touchOverflow: Dramatically improved page transitions and true fixed toolbars

Currently, both the page you're viewing and the one you're navigating to are both sitting next to each other in the viewport which lets us leverage native scrolling for the broadest possible device support. The downside to this approach is that since both pages share the same viewport, when a page transition stars, we must first scroll to the top of the document, then start animating to ensure that the pages are lined up vertically. If you hit the Back button, we need to scroll up, transition, then restore the previous scroll position. Since mobile browsers are pretty slow, these scroll movements can detract from the flow of the experience.

The way to really improve this situation is to have both pages in separate containers, each with it's own internal scroll bar. The means no more scrolling the document or needing to restore scroll positions for a smoother experience. It also has the benefit of making fixed toolbars very easy to implement by simply placing them outside the containers with internal scrolling.

How it works

To leverage iOS5′s support for a touch-targeted version of overflow:auto which allows for internal scrolling regions with the native momentum scrolling, we've added an feature called touchOverflow that leverages these new CSS capabilities to enable us to bring both true “fixed” toolbars and super smooth transitions in iOS5, all by using web standards and very little additional code.

A feature called touchOverflowEnabled is designed to leverage the upcoming wave of browsers that support overflow scrolling in CSS. Note that this feature is off by default to give us more time to test and debug this for best performance but we hope to turn it on by default at a later point. Here's to to enable this global option:

$(document).bind("mobileinit", function(){
  $.mobile.touchOverflowEnabled = true;

When this feature is activated, the framework looks for browser support for both the overflow: and -webkit-overflow-scrolling:touch CSS properties. In browsers that support both, it switches to a dual page container model with native overflow: scrolling within each which brings true fixed toolbars smooth transitions. Coupled with iOS’s already-excellent hardware-accelerated transitions, it's now possible to build interfaces that are very close to native performance.

To demo this feature, check out this page in iOS5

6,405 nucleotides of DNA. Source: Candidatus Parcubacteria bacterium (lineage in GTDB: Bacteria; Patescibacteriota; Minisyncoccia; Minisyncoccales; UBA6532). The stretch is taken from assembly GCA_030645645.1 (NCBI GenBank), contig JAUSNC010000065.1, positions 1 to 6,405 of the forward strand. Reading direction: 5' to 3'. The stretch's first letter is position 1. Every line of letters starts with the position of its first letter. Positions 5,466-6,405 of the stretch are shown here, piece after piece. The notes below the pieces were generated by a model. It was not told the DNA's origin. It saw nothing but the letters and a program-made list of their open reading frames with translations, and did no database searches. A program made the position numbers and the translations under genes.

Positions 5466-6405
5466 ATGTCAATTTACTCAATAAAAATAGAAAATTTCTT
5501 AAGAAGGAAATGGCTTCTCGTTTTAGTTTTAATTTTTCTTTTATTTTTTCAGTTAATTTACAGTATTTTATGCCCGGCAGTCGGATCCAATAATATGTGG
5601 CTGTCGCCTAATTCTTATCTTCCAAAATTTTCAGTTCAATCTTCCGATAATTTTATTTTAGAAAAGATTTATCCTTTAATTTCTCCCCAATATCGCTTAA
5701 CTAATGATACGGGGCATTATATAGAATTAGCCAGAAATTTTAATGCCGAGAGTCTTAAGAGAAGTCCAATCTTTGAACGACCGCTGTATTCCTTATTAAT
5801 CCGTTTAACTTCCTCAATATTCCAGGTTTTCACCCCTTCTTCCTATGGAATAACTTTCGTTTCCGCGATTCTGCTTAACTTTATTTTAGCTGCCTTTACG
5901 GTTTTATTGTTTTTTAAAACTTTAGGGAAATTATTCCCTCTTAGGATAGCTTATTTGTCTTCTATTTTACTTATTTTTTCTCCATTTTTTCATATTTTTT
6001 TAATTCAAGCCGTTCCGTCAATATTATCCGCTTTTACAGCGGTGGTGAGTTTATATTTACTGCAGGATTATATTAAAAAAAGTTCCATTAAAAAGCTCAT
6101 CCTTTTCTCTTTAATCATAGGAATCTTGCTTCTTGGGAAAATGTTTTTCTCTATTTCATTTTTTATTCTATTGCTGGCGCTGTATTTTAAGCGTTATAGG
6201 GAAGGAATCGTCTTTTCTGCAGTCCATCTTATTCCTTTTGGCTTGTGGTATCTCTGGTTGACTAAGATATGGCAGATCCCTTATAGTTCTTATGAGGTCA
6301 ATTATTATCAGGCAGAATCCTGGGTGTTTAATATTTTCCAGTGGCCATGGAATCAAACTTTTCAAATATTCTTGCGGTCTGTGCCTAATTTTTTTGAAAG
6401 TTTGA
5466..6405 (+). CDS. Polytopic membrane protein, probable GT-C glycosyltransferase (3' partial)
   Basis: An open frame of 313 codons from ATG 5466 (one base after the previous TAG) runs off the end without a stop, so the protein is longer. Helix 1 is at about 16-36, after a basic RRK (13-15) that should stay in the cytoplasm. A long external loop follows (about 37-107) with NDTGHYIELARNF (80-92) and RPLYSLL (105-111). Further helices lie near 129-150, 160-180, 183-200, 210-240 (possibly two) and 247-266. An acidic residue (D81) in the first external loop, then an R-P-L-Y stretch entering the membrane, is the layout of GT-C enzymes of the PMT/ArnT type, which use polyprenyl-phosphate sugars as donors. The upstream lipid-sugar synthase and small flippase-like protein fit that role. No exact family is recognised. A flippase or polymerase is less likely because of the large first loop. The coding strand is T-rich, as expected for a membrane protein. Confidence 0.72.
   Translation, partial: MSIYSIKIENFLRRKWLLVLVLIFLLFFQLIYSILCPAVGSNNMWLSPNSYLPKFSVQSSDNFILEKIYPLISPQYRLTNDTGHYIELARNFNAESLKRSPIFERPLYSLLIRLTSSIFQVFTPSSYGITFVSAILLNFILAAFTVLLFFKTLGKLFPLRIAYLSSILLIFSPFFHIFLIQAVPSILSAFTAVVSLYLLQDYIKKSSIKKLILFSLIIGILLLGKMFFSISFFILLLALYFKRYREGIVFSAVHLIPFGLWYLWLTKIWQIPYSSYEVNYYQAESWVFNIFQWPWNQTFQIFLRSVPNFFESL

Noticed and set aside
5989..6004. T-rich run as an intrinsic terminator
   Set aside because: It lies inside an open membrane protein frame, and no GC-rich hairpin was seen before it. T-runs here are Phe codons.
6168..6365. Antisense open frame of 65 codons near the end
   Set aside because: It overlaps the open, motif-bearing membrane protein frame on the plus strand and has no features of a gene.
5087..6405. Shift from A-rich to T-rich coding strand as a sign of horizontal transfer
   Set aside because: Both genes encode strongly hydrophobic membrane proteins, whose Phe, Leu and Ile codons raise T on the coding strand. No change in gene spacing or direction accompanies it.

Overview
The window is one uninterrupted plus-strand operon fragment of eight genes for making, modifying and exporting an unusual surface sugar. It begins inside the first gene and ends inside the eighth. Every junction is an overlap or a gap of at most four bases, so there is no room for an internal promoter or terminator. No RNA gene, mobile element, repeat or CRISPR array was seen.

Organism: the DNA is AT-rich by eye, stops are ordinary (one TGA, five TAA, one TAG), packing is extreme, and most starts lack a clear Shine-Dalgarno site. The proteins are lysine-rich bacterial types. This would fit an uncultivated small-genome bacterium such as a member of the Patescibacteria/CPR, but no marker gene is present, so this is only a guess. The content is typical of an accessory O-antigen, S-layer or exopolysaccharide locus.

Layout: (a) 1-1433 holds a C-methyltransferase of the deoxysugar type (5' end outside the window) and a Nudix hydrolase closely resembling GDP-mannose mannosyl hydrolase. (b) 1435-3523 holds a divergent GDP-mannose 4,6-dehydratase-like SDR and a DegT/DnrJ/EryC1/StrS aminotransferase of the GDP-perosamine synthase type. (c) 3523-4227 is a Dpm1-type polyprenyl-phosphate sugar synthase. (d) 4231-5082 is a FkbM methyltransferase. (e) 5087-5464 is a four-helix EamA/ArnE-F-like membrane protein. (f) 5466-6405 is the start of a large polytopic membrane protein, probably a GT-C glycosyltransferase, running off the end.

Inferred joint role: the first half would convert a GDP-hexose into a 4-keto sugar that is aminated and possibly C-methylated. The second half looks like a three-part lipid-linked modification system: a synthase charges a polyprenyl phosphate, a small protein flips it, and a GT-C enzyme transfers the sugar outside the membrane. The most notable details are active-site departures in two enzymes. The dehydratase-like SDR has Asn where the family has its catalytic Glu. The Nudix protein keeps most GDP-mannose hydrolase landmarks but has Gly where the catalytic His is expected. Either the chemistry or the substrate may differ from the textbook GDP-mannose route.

A few downsides

Nothing is perfect, especially a new feature so there are a few downsides to keep in mind.

  • Sometimes child elements like lists and forms wouldn't render when embedded in a page with overflow: in iOS5. This was a pretty random phenomenon but is not acceptable so we've added a translate-z CSS property which forces iOS to render the contents. The downside with this fix is that when a transform is applied, all elements are set to position:relative which can cause issues in your layout.
  • The -webkit-overflow-scrolling:touch property seems to disable the events to scroll you to the top of the page when the time is tapped in the status bar. We hope Apple fixes this because it's a very useful feature.

Don’t other mobile platforms already support overflow?

Yes, but there’s a catch. Both Android Honeycomb and the Blackberry PlayBook support overflow: properties, but we found in testing that their implementation of overflow was't smooth enough so pages would stutter and hang during scrolling, leading to an unusable experience. We're working with device makers to ensure that they are included when performance improves.

More importantly, targeting overflow correctly is a major issue. If we simply placed an overflow: auto CSS rule on the pages, other popular mobile platforms like older versions of Android and iOS would essentially just clip off the content and make it effectively inaccessible (yes, you can can do a two-finger scroll gesture in iOS but nobody knows that). The smart thing about Apple’s implementation for iOS5 is that they added an additional CSS property -webkit-overflow-scrolling:touch that allows us to test for this touch scrolling property and, if supported, add in the overflow rules for just those browsers. This is the only safe way to target overflow without resorting to complex and unmaintainable user agent detection.

We will be working with device and browser makers to encourage support for both these CSS-based properties because we strongly believe that this a critical piece needed to build rich mobile web apps. The project will add any vendor-prefixed additions to touch scrolling property if, for example, Opera, Firefox or Microsoft added this support. Once people see how much better page transitions and fixed toolbars are on iOS5, we’re hoping this will be supported quickly by other browsers. JS-based scroller scripts may still have a place in this new world as a polyfill for browsers that don’t yet support these new CSS capabilities but we see this as a brief, interim tool in the evolution of the mobile web.